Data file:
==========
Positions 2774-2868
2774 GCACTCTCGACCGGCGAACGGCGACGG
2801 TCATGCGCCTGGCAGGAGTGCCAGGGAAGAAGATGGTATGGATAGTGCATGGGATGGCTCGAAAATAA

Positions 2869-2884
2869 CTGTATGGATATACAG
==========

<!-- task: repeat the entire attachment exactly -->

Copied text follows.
Positions 2774-2868
2774 GCACTCTCGACCGGCGAACGGCGACGG
2801 TCATGCGCCTGGCAGGAGTGCCAGGGAAGAAGATGGTATGGATAGTGCATGGGATGGCTCGAAAATAA

Positions 2869-2884
2869 CTGTATGGATATACAG